Here There and Everywhere

Expat wanderer

FitBit: Does it Count?

My sister introduced me to FitBit several years ago, and I’ve had several. From time to time I lose one and have to replace it; it’s not a big deal. I don’t have any FitBit friends, to tell you the truth, I’m a private person and I don’t want to compete with anyone for the most steps or whatever. I do it for myself, and for the sleep record.

The sleep record is interesting. The major item of interest is how distorted my own perception of my sleep is. I can think I have had a really bad night, and the sleep chart shows me that I had an hour of restlessness, but I slept soundly both before and after. Conversely, I can think I’ve slept really well, and the record shows it took me a long time to get to sleep, and I was frequently restless. To me, discovering how poorly I estimate my own sleep has been eye-opening.

Today is a day I don’t go to water aerobics, but I can feel the need for exercise. Exercise helps keep my demons at bay, keeps me from getting depressed or anxious or wrapped up in a problem. I don’t even need to do a lot, even twenty or thirty minutes of running on the trampoline sets me up well for the rest of the day.

It has always bugged me that my aqua aerobics doesn’t get counted; I don’t wear a wrist bit, I wear a clip and it isn’t water proof. But today, after running on the trampoline, I went to check my steps only to discover I had not changed the FitBit to my running clothes, so . . . my steps didn’t count.

Well, of course they count, in the greater scheme of things, but I just hate it that I would have had a good high count for today with the trampoline run, and I don’t get the credit.

And then I think of all the times that the FitBit gave me credit for steps I didn’t take – especially on trips, like in Monument Valley, when we were in a very bumpy Land Rover and somehow each bump counted as a step and I ended up with almost 30,000 steps and from climbing up on all the rocks, I had like 56 sets of stairs. 🙂 I even got badges on that day, LOL.

 

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June 6, 2018 Posted by | Aging, Exercise, Fitness / FitBit, Random Musings | Leave a comment

Timberline Lodge, Government Camp, Oregon

Just as AdventureMan had a yearning to visit Crater Lake, I’ve had a longing, lo these many years, to stay at Timberline Lodge. I remember going there when I was little, maybe for lunch, maybe for a soda and for my Mom to meet up with friends, I don’t know, I was really little. All I remember is how much I loved this timbered lodge, and I told her I wanted to stay there. She said we were going back to Portland; we were just visiting the Lodge.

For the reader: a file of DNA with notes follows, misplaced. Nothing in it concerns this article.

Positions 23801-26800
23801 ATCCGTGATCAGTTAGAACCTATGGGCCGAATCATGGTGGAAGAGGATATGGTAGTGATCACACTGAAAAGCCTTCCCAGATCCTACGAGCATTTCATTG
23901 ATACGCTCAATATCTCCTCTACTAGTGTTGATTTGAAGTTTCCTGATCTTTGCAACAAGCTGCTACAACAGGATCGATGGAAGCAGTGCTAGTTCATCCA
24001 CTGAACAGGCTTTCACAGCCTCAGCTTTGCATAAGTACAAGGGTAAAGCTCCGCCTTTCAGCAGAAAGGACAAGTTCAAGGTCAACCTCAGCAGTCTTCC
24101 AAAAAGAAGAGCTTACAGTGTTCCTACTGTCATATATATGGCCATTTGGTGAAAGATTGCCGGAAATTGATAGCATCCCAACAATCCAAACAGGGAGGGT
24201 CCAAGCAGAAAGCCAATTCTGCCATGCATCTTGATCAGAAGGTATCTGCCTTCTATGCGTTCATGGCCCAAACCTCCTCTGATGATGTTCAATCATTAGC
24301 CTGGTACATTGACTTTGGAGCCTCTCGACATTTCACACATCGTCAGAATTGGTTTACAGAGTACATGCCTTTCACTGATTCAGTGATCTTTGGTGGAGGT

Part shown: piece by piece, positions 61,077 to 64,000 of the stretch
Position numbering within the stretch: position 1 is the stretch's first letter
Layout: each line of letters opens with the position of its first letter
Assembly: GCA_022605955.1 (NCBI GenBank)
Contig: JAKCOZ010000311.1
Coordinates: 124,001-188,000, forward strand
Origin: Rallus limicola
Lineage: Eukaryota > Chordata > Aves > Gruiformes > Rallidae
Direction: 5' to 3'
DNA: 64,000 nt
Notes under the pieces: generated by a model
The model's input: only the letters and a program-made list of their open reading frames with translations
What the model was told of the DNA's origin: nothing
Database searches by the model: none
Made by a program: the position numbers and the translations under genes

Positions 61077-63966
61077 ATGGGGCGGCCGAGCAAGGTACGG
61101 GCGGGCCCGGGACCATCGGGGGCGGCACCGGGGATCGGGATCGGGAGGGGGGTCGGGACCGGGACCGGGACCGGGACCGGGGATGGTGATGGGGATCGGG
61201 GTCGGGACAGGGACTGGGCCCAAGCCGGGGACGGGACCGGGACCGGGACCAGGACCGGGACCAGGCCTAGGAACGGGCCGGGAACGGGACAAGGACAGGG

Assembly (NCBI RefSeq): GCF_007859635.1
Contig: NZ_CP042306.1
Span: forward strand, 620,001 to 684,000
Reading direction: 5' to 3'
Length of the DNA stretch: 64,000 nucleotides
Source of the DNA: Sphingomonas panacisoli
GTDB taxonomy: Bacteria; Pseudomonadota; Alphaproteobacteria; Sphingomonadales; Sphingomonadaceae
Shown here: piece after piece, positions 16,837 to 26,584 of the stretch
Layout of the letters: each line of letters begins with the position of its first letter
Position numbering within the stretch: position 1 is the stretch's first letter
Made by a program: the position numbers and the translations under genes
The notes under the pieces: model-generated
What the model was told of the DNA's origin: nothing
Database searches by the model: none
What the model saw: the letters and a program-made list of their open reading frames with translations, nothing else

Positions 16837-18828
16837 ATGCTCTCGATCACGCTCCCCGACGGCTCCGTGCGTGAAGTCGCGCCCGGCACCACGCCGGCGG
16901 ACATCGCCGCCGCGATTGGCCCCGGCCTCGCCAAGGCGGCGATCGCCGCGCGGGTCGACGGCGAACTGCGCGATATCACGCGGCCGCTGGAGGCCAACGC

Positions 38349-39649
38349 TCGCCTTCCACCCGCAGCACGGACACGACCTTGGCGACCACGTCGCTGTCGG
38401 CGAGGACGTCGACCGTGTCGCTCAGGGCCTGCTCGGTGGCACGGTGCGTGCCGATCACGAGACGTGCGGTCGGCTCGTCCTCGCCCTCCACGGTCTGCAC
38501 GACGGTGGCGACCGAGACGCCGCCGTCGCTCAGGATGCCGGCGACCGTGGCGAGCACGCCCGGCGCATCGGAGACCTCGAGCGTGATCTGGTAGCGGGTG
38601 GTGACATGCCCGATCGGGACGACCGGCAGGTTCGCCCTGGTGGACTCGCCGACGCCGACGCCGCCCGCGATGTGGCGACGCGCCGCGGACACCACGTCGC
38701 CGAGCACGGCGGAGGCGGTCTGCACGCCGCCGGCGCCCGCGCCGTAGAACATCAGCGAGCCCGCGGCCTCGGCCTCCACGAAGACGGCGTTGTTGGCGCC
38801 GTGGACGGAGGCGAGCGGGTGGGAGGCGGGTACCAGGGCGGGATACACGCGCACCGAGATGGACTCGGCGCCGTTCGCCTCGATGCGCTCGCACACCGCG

I’m not a believer in bucket lists. I’m a believer in doing it along the way, if you can. When AdventureMan and I married, we had a lot not-in-common, but we shared a common way of outlining and attaining our objectives in life.

  1.  Live within your income.
  2. Save for goals (retirement, education, property, etc).
  3. Have a great life along the way.

We’ve done well. When we first married, AdventureMan wanted to go to Africa and see the animals. We saved for a year and spent a month in Kenya and Tanzania before starting a family, then once we were living back overseas, we went back to various African countries on safari ten times. We worked hard, and we have a ball along the way.

But I had never had an opportunity to stay at Timberline Lodge. It’s TIME!

 

It was another case of not wanting to mention to AdventureMan that it might be a bit tricky getting up there, but although there is still a lot of snow, we didn’t have any problems on the roads. And, even though the parking lot, we are told, is full, AdventureMan, with his famous great luck, waited while I checked us in, and while he was waiting a beautiful parking spot opened up right in front of the Lodge. Woo HOOOOO!

This is our room, up on the third floor. All the beds have thick comforters and Pendleton blankets.

 

 

The view from our room is out over one of the ski trails 🙂

 

 

I am totally in heaven. A dream has come true, and we are having a lot of fun. AdventureMan asked if we should bring in our swim suits, and I looked at him like he was crazy. “It’s a SKI lodge,” I informed him, a little haughtily. Oh, Intlxpatr, woe! The registration clerk looked at me and said “We do! We have an outdoor pool down at the end of this hall” and pointed down the hall. I was humbled, and the pool was beautiful; a gorgeous contrast in hot and cold. Don’t you love the skiers skiing right by the pool?

 

We ate all our meals in the Lodge, the spaces were so beautiful. This is the downstairs lounge:

 

I am such a sucker for stone fireplaces, wood floors and leather furniture. I should live in Montana!

We ate in the Rams Head restaurant, looking out over the peak of Mount Hood:

 

I ordered the cassoulet, which, when it came, I said “I thought it had chicken in it!”

 

It did, it was hiding under the endive salad.

AdventureMan ordered the charcuterie platter, and loved every bite.

He couldn’t even finish his cheese platter, not could I finish my cassoulet, too much food and we can’t take it with us.

This is the Cascade Dining Room, where we had breakfast the next morning: